Future Thinker of the Year 2020: Meet the Shortlist

27 March 2020

It’s time for our first ever Future Thinker of the Year, Kate Boylan, to pass the torch. Applications for FTOTY 2020 closed earlier this month and we were beyond impressed by the quality of applications. There’s some awesome mahi going on to transform our industry and narrowing down a shortlist was tough. We asked seven to tell us more about themselves and their ideas in a video – now's your chance to meet them and get inspired.  

Four finalists will be decided by our expert panel: Lloyd Budd, Warner Brunton, Te Ari Prendergast, Andrea Davidson, Kate Boylan, and Jennifer Whittle. Stay tuned! A huge thanks to our sponsors Bayleys Real Estate and Mott MacDonald

Future Thinker of the Year 2020 Shortlist.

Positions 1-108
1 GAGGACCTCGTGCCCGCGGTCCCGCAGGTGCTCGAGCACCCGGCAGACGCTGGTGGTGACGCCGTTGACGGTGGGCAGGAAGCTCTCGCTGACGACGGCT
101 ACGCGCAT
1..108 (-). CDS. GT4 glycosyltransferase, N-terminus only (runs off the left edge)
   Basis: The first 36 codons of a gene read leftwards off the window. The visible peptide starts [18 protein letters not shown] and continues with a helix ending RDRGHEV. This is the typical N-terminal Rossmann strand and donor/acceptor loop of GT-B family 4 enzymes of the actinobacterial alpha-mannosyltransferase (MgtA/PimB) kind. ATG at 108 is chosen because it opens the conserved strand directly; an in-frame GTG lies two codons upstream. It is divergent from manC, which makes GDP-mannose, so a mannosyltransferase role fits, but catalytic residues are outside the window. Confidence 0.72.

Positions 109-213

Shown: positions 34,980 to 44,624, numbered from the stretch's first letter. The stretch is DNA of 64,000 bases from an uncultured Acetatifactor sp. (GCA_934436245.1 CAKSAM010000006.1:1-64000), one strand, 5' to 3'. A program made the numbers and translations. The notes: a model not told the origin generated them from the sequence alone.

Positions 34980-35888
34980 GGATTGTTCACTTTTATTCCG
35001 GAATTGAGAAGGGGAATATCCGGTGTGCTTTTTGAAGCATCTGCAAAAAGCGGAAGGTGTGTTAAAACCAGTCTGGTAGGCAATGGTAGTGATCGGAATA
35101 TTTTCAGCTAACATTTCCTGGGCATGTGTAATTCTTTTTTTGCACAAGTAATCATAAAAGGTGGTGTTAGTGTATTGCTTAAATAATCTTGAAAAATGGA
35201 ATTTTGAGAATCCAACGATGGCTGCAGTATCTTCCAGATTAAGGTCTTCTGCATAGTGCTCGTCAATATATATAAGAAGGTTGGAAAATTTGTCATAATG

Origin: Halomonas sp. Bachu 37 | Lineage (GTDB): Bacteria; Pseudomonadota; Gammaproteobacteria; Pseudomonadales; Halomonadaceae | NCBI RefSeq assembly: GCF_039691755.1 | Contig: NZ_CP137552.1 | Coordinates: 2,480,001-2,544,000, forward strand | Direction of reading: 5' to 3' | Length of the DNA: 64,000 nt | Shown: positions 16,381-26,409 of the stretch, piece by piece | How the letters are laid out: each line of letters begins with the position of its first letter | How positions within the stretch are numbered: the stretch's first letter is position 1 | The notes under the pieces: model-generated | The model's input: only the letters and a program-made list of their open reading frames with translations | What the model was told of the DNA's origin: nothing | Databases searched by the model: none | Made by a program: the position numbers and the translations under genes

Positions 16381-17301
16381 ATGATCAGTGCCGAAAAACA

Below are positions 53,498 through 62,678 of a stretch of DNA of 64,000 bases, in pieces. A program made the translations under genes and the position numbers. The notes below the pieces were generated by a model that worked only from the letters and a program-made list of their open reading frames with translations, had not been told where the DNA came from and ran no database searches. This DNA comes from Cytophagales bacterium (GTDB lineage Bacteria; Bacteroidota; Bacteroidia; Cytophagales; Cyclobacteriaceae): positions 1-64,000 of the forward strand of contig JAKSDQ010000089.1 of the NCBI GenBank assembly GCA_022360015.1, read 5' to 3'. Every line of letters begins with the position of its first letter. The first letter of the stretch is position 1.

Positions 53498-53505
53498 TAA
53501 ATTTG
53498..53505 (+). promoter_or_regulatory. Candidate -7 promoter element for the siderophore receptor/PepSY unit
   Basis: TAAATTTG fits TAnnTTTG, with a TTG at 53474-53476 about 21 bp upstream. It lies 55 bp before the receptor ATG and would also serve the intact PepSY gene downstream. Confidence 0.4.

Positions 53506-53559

Alec Arnold  

Gerard Finch  

Hannah Wu  

Jarred Butler  

Rochelle Kirby 

Sameh Shamout 

Tessa Meyer 

Alec Arnold  

Alec recently graduated from Lincoln University and has been a proud and active member of Future Thinkers for the last three years - regularly attending events in Christchurch and online webinars. Interactions with the NZGBC at events in Christchurch has given Alec “a new perspective of what our build environment means. It gives me the purpose of completing my studies in environmental management to hope to make a difference for the generation to come.” Alec  strives to explore this perspective throughout his studies, in assessments, projects, and practical field experience, whether in business innovation or the agriculture sector.  

Gerard Finch